Hockey Reference has a very handy League Averages page which we can use to see this in action. The PPO (Power Play Opportunities) column is what we want to look at. Right now, it’s 3.46, and last year’s season average is 3.04 with 2.99 the year before that. So there’s more power plays right now in this season that last year’s average, but last year’s crackdown didn’t end up adding power plays overall by the time the season was over.
Scoring did go up last year. You can see that in the GAA column (finally a use for that), but the save percentage was almost the same as recent years. The overall shot rate had to be higher, driving more actual goals out of a similar save percentage. I’ll compare this year’s shot rates to last year’s in a moment.
I found last year’s Hockey Reference page in the Wayback Machine for October 25, and it shows that the PPO was at 3.93. The crackdown meant more early power plays than we’re having this season. So scoring last year should have been really high at first. The real question we should be asking is: Why isn’t the scoring this year even lower than it is?
How do you score a goal anyway? A dumb question, but the answer is that a player shoots the puck and it either goes in or it doesn’t. We can discuss how often this happens without ever using the word goalie since save percentage is just shooting percentage from their point of view. Let’s forget goalies, the equipment changes and the size of the net, and just look at shooting.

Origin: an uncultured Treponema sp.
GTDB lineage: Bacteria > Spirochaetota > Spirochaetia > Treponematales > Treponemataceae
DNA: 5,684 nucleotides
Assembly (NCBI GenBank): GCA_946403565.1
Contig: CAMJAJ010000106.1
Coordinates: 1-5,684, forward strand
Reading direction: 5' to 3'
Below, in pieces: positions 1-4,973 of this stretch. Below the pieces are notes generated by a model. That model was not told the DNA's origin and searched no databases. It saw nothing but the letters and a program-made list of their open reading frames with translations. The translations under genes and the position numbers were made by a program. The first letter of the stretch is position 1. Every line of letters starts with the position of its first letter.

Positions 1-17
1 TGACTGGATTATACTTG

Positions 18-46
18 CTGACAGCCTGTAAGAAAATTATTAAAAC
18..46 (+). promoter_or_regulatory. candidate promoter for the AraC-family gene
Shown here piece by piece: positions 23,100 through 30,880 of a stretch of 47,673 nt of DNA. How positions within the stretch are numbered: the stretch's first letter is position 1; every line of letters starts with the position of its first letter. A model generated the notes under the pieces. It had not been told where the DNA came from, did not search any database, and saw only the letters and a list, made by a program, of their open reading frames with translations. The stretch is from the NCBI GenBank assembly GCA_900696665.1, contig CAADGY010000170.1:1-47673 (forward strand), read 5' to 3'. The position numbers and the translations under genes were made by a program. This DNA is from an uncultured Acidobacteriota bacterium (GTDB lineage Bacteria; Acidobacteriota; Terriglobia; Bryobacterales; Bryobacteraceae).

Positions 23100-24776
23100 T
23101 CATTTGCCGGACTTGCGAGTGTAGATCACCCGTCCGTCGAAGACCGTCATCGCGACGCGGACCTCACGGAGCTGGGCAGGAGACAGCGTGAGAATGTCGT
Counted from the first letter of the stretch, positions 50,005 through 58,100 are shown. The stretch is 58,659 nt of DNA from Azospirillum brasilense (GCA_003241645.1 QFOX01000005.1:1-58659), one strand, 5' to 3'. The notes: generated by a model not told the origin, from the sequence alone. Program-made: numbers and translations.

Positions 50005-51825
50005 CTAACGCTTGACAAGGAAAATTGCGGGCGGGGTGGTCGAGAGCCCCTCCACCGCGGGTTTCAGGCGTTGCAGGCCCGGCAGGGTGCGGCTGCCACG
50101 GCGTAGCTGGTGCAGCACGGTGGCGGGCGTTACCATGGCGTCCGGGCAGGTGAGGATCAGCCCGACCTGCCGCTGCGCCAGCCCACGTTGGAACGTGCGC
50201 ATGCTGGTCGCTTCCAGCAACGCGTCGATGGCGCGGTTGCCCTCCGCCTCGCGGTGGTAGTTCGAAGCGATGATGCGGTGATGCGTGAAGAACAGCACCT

I chose to use Fenwick for this calculation. Fenwick, or all shots (Corsi) minus the ones that are blocked, is useful to compare the pace of play in one year over the other without having to worry if the difference is a variance in block rates like you might get with Corsi. Shots on Goal, a subset of Fenwick, varies because of the rate of missed shots, so Fenwick is a little more stable. To keep things consistent, I’m using Fenwick Shooting Percentage, which is just the percentage of unblocked shots that were goals.